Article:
Your review plan doesn't need to be complicated. It can essentially involve developing an effective way to request reviews, comprehensively monitoring your online reputation, and subsequently responding to what's being said about you online. There are several online review-building tools available, and you'll want to make certain that the primary focus of any tools you use is building reviews on the big three sites: Google, Facebook, and Yelp.
Finally, dentists need to communicate the importance of building positive reviews to their staff. Actively seeking positive feedback from enthusiastic patients must become part of the practice culture. Staff buy-in is essential.
The easiest way to remove negative reviews is not to get one
Of course, no matter how caring and inviting your practice environment is, we all know that it's impossible to make every parent completely happy all of the time. But when your online reviews show patterns of the same type of complaint, it's time to pause and evaluate. Dentists need to honestly analyze trouble spots and find ways to eliminate negative reviews before they occur.
This is especially true when working with children because parents can be very sensitive to issues you never may have considered. While we can rally against "helicopter" parenting styles, whether we believe their perspectives are right or wrong, fighting against what parents believe to be true will never build positive reviews.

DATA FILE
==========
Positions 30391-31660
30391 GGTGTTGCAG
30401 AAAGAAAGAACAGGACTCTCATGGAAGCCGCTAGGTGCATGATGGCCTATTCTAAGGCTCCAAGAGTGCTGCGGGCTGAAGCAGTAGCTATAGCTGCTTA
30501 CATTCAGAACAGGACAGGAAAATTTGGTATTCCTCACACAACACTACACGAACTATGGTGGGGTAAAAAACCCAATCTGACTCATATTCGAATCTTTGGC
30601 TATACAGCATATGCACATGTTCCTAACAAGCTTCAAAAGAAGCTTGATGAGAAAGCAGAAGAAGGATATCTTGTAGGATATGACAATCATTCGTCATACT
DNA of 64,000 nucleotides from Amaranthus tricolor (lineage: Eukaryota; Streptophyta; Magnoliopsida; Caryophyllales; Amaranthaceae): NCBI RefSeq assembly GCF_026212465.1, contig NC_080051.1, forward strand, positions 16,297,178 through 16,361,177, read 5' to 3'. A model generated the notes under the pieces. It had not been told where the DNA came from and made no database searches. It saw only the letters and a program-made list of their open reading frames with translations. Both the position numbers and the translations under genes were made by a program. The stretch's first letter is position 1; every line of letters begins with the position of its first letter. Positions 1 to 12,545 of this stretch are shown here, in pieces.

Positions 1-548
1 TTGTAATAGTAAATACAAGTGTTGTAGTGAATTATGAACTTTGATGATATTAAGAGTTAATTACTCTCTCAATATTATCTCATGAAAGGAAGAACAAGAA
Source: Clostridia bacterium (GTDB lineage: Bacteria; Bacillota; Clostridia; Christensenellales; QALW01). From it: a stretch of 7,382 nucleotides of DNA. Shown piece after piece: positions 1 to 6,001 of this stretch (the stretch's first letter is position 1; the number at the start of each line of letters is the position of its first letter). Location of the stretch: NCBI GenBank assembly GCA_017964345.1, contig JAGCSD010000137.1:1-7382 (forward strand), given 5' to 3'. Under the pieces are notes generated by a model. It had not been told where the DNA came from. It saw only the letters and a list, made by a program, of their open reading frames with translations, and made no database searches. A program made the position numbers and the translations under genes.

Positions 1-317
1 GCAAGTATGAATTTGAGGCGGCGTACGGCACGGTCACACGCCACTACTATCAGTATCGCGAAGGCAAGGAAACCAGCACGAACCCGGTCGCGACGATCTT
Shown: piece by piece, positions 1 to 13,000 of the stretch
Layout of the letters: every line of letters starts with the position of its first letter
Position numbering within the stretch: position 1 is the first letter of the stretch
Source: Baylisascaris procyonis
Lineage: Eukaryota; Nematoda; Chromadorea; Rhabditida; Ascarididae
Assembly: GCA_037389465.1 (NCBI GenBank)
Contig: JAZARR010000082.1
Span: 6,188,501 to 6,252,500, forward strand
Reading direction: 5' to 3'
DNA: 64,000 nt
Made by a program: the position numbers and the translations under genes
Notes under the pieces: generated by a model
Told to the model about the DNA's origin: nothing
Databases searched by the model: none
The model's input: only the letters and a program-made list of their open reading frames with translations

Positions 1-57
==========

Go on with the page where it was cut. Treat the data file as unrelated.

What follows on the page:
The best strategy is to listen. Talk to the parents who are your biggest fans and find out what they suggest as improvements to their patient experience. This includes everything from scheduling appointments, wait time, staff friendliness, financial policies, and billing follow-up. Provide parents a safe place offline to vent, and give them an opportunity to tell you and your staff if they're unhappy. Train your staff to recognize frustrated parents and diffuse anger before it finds its way into a review.
The importance of building positive reviews is growing
Nine out of 10 Internet users have read online reviews to research local businesses, with nearly 40% doing so on a regular basis.1 Further, online business listings with reviews obtain higher search ranking and patient interest, which dramatically increases website visits and new patient phone calls. This trend continues to accelerate, and understanding its importance is key to the growth and sustainability of your dental practice. A strong review-building strategy will separate growing practices from those that become stagnant and fail to adapt to the Internet culture.
1. Local Consumer Review Survey 2014. Brightlocal website. https://www.brightlocal.com/2014/07/01/local-consumer-review-survey-2014/. Published July 1, 2014. Accessed February 17, 2016.
2. Anderson M. 87% of Potential Customers Won't Consider Businesses With Low Ratings. Searchengineland website. http://searchengineland.com/87-percent-customers-wont-consider-low-ratings-228607. Published August 25, 2015. Accessed February 17, 2016.
3. Blumenthal M. Where do consumers leave local reviews? Facebook now #2. Blumenthals website. http://blumenthals.com/blog/2014/07/30/where-do-consumers-leave-local-reviews-facebook-now-2/. Published July 30, 2014. Accessed February 16, 2016.
Scott Childress is the director of Internet marketing and social media at Smile Savvy. As an expert in online marketing, Scott oversees the management of over 700 accounts for dentists in seven states and six countries. Scott spent over 13 years in the nonprofit world using 21st-century outreach tools for an increasingly tech-savvy donor base. He has provided presentations and CE lectures for major dental conventions throughout the United States.